A farmer found something he most likely wasn’t expecting when he inspected his soya crops recently – a live rat with a plant growing out of its back.
Datar Singh planted his soya bean crop in the Ratlam district of Madhya Pradesh, India, earlier this year.
It was there that he came across the poor rat which, somehow, had ended up with a soya bean sapling growing right out of its body.
Watch the shocking video here:
Datar’s neighbours filmed the rodent, which was said to be in ‘immense pain’. The creature seemed to struggle to move with the growth, and it appeared to not even try to escape when the people on the scene inspected it.
Those in the video can be heard talking, probably expressing their shock and confusion at what they were seeing.
The people tried to turn the rat over by its tail to get a good look, but there was no obvious explanation for the plant which had taken hold.
Datar considered that the rodent might somehow be a prank. I have to admit, it did look a little like something that might come out of the polluted lake in The Simpsons.
However, the farmer ruled out the possibility of practical jokes, and it has been suggested that a soya bean seed must have fallen into an open wound on the rat’s back.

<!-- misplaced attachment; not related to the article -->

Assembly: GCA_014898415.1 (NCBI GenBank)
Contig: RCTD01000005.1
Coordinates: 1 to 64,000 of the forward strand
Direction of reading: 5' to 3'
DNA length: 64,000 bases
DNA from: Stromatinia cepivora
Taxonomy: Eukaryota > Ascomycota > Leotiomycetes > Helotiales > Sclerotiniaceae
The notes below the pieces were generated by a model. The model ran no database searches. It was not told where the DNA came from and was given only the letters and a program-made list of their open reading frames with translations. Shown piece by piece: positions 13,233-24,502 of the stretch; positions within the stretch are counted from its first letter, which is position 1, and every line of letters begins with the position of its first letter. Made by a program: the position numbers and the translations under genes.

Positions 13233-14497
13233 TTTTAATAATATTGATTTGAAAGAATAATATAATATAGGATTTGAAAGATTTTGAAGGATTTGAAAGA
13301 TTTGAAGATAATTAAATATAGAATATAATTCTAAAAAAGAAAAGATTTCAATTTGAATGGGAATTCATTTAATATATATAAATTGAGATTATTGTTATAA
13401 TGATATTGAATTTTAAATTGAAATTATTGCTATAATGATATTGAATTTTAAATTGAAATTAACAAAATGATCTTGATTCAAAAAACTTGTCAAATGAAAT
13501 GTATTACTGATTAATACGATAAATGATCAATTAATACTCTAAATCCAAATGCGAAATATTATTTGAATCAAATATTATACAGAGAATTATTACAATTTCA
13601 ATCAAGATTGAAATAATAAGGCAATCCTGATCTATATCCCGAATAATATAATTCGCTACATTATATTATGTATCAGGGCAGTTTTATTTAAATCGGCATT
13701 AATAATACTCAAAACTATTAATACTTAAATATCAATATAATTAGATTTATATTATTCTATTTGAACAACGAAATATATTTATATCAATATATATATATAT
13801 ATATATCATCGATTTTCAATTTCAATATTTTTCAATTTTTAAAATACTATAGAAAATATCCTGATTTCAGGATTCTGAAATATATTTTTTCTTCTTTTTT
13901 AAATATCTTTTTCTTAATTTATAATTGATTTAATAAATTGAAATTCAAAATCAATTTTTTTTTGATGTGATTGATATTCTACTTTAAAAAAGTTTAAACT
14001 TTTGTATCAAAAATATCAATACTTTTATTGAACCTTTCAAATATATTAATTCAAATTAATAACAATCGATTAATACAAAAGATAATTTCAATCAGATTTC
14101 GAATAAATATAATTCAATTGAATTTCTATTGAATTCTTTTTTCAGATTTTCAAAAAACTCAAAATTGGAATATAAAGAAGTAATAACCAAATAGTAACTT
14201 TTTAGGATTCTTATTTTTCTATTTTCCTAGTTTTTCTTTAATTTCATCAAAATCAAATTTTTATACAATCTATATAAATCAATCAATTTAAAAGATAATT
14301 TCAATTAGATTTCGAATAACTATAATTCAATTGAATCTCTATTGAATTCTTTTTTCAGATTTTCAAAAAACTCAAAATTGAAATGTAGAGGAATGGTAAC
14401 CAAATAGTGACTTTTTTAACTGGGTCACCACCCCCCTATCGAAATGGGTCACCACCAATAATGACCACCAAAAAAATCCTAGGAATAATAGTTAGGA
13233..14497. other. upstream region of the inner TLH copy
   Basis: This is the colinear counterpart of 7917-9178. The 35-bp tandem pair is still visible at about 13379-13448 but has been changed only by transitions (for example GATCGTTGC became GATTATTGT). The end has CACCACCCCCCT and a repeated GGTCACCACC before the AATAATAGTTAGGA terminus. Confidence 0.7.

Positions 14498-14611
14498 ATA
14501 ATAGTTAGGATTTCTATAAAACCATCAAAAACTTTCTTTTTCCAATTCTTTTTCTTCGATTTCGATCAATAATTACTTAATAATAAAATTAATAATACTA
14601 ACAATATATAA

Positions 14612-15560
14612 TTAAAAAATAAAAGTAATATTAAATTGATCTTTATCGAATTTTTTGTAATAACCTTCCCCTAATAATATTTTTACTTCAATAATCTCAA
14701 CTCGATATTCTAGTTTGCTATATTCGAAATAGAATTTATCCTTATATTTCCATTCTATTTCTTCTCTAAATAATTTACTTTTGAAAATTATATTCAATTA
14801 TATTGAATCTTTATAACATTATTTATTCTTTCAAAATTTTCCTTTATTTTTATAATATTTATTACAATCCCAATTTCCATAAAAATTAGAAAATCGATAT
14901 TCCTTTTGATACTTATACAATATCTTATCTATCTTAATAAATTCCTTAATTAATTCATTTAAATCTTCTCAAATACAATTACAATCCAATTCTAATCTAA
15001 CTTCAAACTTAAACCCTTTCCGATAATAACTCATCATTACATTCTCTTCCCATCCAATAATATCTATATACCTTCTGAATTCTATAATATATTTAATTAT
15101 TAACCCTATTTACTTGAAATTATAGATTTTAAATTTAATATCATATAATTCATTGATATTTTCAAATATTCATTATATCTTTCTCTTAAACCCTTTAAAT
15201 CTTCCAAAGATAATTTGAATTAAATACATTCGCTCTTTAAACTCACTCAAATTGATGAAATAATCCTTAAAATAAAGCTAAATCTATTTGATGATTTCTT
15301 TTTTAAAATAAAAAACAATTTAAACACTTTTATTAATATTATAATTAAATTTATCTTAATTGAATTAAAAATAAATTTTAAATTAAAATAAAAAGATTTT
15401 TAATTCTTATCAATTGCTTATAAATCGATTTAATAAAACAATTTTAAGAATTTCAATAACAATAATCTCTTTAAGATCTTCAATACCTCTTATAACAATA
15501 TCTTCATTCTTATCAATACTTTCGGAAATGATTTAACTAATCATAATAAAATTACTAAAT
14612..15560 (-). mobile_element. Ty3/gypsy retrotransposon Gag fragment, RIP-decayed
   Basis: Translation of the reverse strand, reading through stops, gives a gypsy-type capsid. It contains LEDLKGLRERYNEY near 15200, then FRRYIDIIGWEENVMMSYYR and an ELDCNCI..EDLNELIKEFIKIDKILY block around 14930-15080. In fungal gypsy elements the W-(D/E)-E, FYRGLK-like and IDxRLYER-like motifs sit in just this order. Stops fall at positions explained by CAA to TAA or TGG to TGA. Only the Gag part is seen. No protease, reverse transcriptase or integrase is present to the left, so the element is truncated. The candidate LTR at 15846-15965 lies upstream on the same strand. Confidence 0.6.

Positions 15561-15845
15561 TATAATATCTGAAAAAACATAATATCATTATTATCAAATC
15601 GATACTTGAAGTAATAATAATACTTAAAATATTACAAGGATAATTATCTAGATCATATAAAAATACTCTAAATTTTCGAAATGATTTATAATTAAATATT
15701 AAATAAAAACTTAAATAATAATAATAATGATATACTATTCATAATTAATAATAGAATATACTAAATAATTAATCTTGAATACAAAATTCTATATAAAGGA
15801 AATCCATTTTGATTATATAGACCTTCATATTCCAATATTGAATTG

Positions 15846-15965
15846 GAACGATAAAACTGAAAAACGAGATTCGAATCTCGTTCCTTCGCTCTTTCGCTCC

Presumably, the plant must then have germinated and begun to grow.
Professor A Siddiqui, head of the department of biology at a college in nearby Barnagar, spoke about the disturbing incident, revealing that the plant could have caused the little rat to suffer much worse consequences.
It’s a miracle.
Though the plant had grown in the region near the neck, there was no brain damage.
After the video was taken, the farmer took the rat to his home and managed to remove the plant from its back. Hopefully the poor creature will heal soon, and I’m sure it will be keeping far away from any seeds in the future.
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Emily Brown first began delivering important news stories aged just 13, when she launched her career with a paper round. She graduated with a BA Hons in English Language in the Media from Lancaster University, and went on to become a freelance writer and blogger. Emily contributed to The Sunday Times Travel Magazine and Student Problems before becoming a journalist at UNILAD, where she works on breaking news as well as longer form features.